The Athene Garden, a wedding concept which Youngsong Martin presented at Lotte Hotel Seoul's wedding show last year / Courtesy of Lotte Hotel Seoul
By Kim Rahn
Everything in your life has a story, and your wedding should not be a mass-produced event but contain your own, says an event designer.
To Youngsong Martin, president of Wildflower Linen, what is important in a wedding is characteristics and style rather than just beautiful decorations or formality, and that's what Korean weddings lack.
"In Korea, brides and grooms are 'too polite'. They usually don't have any opinion about their wedding. Wherever they have the ceremony, it is the couple's own wedding. If somebody asks them why they chose the color of the decorations, they should have answers rather than saying: We just followed the wedding hall's concept. Come on, it is one of the most important moments in your life", she said.
Martin runs Wildflower Linen, an event design firm that has brought a new trend to the VIP party culture in the United States. She introduced unique decorations for various events from weddings and award ceremonies to home parties.
Martin's creations were featured at the post-Oscars Governor's Ball, Vanity Fair after-parties, a gala party for a DreamWorks premiere, and a banquet for Russian President Dmitry Medvedev at the White House. Some of her clientele include Oprah Winfrey, Jennifer Lopez and Elton John.
The 54-year-old linen designer's work goes beyond tablecloths and napkins to include chair covers, candles, flowers, centerpieces, tableware and lighting. Her company makes over $10 million in annual sales and has showrooms in Los Angeles, Orange County, San Francisco, Phoenix and Park City.
Her fame has recently been known in Korea after she created Bella and Edward's wedding scene in the latest film in the Twilight saga, "Breaking Dawn".
Those fascinated by the movie scene can have a glimpse of Martin's beautiful, elegance and gorgeous decorations at the Lotte Hotel Seoul where she proposes wedding concepts for couples marrying there.
Every year since 2009, she has held wedding shows at the hotel, introducing new concepts _ "The Dream Wedding Experience" in 2009 expressed romance and nature in the city; "Fabulous Full Bloom in a White Garden" in 2010 showed unique flower decor; and "The Athene Garden" in 2011 featured the garden of a European palace. She is planning a fourth one for this April.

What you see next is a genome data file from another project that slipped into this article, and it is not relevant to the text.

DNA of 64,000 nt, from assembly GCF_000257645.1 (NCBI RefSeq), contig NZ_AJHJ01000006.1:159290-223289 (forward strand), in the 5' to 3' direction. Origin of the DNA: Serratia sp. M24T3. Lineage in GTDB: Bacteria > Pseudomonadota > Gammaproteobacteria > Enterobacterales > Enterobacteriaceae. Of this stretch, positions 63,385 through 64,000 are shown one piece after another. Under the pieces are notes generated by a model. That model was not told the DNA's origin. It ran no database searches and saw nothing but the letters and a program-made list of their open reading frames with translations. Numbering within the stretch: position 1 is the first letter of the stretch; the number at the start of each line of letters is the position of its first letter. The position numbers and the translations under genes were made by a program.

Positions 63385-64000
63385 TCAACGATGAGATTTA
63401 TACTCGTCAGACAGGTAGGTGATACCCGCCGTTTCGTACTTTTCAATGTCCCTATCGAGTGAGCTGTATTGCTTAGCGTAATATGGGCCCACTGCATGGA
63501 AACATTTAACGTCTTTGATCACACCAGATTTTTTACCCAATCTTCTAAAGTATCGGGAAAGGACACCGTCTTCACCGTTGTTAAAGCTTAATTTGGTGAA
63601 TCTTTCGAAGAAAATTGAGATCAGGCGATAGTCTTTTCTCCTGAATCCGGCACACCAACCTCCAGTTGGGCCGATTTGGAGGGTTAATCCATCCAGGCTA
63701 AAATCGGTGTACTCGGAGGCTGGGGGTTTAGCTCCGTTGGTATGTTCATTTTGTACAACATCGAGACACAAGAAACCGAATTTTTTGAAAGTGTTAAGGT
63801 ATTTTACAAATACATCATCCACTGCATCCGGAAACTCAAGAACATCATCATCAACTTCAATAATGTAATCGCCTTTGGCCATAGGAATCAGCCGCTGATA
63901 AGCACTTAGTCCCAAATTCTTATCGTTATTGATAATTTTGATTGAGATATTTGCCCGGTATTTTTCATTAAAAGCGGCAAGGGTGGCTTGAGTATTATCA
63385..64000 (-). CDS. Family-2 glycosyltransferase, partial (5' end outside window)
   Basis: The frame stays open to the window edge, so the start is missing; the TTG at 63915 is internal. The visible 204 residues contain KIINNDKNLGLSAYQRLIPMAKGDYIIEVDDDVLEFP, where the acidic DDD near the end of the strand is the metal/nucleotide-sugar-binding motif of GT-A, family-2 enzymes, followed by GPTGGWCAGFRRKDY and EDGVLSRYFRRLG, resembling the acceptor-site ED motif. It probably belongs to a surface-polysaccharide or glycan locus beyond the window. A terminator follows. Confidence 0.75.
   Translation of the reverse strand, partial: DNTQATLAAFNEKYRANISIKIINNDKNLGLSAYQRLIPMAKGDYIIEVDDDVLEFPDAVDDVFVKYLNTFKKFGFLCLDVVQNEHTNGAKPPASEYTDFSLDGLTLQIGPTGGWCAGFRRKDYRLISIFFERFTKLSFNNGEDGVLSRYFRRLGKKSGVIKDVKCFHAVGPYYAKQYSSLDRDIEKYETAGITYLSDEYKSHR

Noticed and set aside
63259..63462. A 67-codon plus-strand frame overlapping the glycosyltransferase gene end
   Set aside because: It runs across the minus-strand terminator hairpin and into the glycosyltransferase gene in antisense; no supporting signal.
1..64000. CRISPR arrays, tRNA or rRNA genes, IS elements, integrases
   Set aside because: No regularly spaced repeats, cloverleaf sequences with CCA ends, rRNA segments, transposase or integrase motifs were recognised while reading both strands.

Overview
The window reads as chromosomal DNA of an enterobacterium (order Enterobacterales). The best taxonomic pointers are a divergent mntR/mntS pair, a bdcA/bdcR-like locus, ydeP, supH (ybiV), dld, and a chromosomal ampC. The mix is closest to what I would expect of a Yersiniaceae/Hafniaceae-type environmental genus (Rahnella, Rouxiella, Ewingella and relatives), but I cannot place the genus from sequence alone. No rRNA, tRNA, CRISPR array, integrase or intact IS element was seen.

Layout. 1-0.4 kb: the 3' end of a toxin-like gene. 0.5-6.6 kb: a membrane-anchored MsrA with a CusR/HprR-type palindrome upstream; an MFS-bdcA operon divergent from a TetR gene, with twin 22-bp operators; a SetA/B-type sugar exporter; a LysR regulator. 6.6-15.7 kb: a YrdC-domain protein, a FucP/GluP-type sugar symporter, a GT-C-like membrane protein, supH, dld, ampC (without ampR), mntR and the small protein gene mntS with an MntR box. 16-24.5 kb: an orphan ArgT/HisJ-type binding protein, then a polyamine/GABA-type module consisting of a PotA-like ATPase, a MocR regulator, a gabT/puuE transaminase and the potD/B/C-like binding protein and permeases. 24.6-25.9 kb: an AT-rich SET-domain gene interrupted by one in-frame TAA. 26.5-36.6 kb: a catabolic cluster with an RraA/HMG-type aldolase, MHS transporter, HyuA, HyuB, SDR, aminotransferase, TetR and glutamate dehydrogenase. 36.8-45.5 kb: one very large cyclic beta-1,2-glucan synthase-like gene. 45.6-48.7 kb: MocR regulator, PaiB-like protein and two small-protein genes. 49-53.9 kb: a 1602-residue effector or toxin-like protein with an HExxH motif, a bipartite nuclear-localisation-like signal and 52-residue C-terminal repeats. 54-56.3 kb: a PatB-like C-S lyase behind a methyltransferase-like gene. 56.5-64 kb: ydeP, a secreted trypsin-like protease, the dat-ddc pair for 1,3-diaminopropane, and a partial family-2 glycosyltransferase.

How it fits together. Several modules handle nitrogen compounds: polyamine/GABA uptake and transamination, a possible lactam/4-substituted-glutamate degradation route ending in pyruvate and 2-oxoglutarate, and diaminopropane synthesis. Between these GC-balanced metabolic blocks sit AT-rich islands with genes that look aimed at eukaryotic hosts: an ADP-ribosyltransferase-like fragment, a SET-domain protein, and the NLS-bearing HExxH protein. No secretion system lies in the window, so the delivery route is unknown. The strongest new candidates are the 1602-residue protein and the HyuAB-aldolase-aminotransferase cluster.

Martin presents several basic decoration concepts, and couples can have variations on them according to their tastes by consulting the hotel's wedding managers.
"I think I'm changing part of Korea's wedding culture as I changed America's event culture. I love doing this", she said.
She settled in the U.S. at the age of 21, gaining fame as a fashion designer with the women's apparel brand YS, which was sold in upper-class boutiques and department stores.
Martin closed the business; and began a "chair-covering" business by setting up Wildflower Linen in 2001 after she decorated her niece's wedding.
"Even when I was a fashion designer, I liked interior design. I liked putting things in places where they should be put. Some of my acquaintances told me to do interior design instead of fashion design. I think I was particularly good at interior design", she said.
When she started the business, the reaction was clearly divided, as event design was new even in the U.S.
"Some said, 'You are crazy'. Others said, 'Wow, that's fabulous!' I didn't listen to the former but only the latter and continued my work". And her decision was right, as she became a trendsetter in event design.
What is the most important in event design? "I'm the one who creates the mood. There's a lot of stuff ― textiles, the mix of textiles, the size of the event venue, etc. But to me, the most important thing is color. You need the right color in order for you to actually create the mood", she said.
Martin thinks being a Korean influences her design. "Western clients say my color use is a mystery. They said they never thought about matching the two colors as I did. Maybe such color matching came from the colors I saw in Korea when I was young".
She sets the design concept together with the clients. "When a client says, 'I have a feeling of this kind of theme', the client and I make the design together by choosing the most important part, dropping the less important part, and finding things which can reflect the client's personality the most. My job is to create the most beautiful thing".
It seems her success partly came from her personality, which the former instructor at the Otis-Parsons Art Institute's School of Design herself describes as "fearless".
"When I was a fashion designer, the school asked me to teach students. You know, teaching student is a very important job as it influences people's future. But I accepted the offer without thinking much. When something is given, I'm like, 'Okay, fine, let's do it'. But it doesn't mean I don't take it seriously. At Parsons, too, I tried my best to give the best teaching to them".
As a CEO and designer, Martin said she is managing both roles well. "There's no doubt about it that I'm a designer. But thinking about marketing as a CEO, I learn new things. It gives me so much more exciting energy. I love being both. I'm enjoying both and I'm sure I can do both well".
Now curious about her own home decoration? "My table is not decorated. All my furniture and carpets are white. I see so many colors outside doing my job, so my own place needs to be white. It may be selfish, but my husband understands as he is very proud of my interior design".
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